Lamar Jackson’s return to practice lifts the Ravens

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Lamar Jackson pronounced himself “ready for the season” after showing up for the team’s mandatory minicamp. After seeing the quarterback practice Tuesday, his teammates concur.

“I think everybody knows that Lamar, he’s what drives our team,” Ravens tight end Mark Andrews said Tuesday, via Jamison Hensley of ESPN. “The energy around him being here lifts everybody up.”

The Ravens hadn’t seen Jackson on a field since Dec. 29 when he tried to practice with a right ankle injury. He missed the final four games and then skipped the team’s entire voluntary offseason program before reporting Monday and practicing Tuesday.

“He’s the ultimate pro,” Ravens defensive end Calais Campbell said. “He prepares and handles his business the way you’re supposed to. Just being a young guy, he’s so mature. He understands how to do things the right way.”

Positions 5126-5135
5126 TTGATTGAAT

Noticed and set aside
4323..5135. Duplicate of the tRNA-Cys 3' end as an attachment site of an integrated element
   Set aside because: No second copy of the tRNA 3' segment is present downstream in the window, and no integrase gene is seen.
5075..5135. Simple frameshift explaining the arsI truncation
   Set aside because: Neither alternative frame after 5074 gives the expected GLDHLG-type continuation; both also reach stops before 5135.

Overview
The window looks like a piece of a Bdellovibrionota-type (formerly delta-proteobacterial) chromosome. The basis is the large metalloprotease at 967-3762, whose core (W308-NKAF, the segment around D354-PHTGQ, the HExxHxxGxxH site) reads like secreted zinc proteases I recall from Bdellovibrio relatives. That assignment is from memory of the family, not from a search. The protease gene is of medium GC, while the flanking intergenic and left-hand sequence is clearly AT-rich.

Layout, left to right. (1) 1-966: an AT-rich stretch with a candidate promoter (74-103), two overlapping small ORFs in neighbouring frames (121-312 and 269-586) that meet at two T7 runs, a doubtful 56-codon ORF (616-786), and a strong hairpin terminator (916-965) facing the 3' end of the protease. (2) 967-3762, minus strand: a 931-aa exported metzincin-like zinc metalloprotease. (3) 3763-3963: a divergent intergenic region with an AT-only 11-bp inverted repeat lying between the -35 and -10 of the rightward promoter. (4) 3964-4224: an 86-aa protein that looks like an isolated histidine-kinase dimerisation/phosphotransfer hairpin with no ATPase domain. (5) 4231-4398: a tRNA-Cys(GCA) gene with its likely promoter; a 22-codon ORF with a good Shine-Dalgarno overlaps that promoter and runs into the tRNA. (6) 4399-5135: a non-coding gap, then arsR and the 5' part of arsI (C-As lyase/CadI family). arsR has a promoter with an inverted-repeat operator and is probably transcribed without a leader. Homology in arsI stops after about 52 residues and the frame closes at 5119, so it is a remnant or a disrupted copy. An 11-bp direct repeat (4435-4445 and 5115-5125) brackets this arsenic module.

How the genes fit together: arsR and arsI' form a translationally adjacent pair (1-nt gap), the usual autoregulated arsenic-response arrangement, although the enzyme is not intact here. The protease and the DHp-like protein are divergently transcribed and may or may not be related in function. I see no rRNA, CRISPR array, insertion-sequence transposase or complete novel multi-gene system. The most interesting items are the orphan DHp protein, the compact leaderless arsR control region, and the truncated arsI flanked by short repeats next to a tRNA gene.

Questions, though, remain about Jackson off the field. No one seems to know what is going on with him as he enters his fifth-year option that will pay him $23.016 million this season.

The Ravens are expected to use the franchise tag on him if they can’t reach a long-term deal by March 7.

That puts pressure on Jackson to have a better year than he did last year when he threw for 16 touchdowns and 13 interceptions in 12 games.

4 responses to “Lamar Jackson’s return to practice lifts the Ravens

  1. He’s the ultimate pro. Yeah, except for being proficient at the central task of a quarterback, throwing the ball. He’s a rank amateur at that.

  2. Based on trends over the past 3 years, considering ‘19, ‘20, and ‘21, (look it up) this year he will have 6td’s and 16 picks. Each year his td’s dropped by 10, and picks increased by 3 to 4 per year.

  3. Yeah, the same way the Titans feel when Derrick Henry’s on the field. Got to have your running backs ready to go!

  4. The full-season stats, which are not good to begin with, obscure the reality. It’s always smoke and mirrors with Lamar. The facts are that in his last 7 games, which is nearly half an NFL season, he was either the worst or 2nd worst QB in the entire league on all basic QB metrics. The blitz-heavy, cover-0 scheme revealed that Lamar can’t read defenses, handle pressure, or throw into tight coverage. Which we already knew, because that was basically the defensive game plans he saw in the playoffs, but it was shocking how bad he was and how he could not adjust.

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